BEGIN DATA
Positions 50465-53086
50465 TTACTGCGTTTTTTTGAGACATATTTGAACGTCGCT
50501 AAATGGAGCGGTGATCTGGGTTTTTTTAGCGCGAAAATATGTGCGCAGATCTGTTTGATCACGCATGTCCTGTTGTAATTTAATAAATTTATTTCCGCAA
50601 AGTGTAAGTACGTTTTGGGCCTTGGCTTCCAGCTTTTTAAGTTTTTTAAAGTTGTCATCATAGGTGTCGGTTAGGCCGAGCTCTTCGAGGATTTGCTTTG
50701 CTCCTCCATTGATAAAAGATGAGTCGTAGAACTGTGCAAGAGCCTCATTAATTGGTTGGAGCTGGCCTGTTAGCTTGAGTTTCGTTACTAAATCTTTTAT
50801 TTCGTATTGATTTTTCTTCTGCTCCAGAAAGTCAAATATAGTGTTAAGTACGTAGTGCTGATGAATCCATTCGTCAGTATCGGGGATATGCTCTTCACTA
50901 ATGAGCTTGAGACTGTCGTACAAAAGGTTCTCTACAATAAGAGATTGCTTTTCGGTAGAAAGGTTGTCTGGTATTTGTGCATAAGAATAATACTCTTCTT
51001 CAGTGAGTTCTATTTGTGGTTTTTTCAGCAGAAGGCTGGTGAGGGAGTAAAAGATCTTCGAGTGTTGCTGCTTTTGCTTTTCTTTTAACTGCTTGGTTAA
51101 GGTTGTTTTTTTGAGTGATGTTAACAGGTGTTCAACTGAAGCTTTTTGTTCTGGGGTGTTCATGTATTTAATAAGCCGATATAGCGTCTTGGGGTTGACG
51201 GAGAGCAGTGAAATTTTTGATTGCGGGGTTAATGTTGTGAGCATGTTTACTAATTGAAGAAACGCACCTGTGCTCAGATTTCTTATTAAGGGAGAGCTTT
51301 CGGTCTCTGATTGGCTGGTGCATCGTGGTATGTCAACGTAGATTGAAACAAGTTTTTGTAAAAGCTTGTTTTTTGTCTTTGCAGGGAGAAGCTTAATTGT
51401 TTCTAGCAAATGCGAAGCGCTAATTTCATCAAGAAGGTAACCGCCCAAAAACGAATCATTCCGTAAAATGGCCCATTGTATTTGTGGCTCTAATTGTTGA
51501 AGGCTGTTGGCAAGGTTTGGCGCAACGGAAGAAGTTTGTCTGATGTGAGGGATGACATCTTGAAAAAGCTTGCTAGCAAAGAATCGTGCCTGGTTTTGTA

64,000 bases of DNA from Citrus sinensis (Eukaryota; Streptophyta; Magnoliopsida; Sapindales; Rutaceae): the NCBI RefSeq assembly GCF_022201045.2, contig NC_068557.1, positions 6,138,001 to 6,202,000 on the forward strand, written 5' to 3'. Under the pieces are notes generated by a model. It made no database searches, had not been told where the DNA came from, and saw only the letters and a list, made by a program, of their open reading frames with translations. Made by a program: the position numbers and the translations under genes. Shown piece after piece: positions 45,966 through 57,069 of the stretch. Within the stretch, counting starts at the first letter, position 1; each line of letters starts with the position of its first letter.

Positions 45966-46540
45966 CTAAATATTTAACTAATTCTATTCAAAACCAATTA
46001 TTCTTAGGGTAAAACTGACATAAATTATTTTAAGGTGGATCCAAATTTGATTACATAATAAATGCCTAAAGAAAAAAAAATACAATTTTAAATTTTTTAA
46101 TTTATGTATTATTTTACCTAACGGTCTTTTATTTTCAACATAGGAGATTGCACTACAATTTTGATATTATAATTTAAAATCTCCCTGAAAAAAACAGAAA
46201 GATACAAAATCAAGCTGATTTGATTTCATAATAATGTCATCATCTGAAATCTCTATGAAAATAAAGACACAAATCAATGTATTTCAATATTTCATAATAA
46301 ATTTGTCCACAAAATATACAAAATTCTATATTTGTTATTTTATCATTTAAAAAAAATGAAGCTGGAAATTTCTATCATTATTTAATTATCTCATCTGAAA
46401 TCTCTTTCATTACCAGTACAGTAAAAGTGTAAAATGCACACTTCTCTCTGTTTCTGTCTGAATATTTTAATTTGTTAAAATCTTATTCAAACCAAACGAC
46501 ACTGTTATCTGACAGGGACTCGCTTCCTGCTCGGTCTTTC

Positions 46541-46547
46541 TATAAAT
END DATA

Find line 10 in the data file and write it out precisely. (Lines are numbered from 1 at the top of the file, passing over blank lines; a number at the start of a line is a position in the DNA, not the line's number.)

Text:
51201 GAGAGCAGTGAAATTTTTGATTGCGGGGTTAATGTTGTGAGCATGTTTACTAATTGAAGAAACGCACCTGTGCTCAGATTTCTTATTAAGGGAGAGCTTT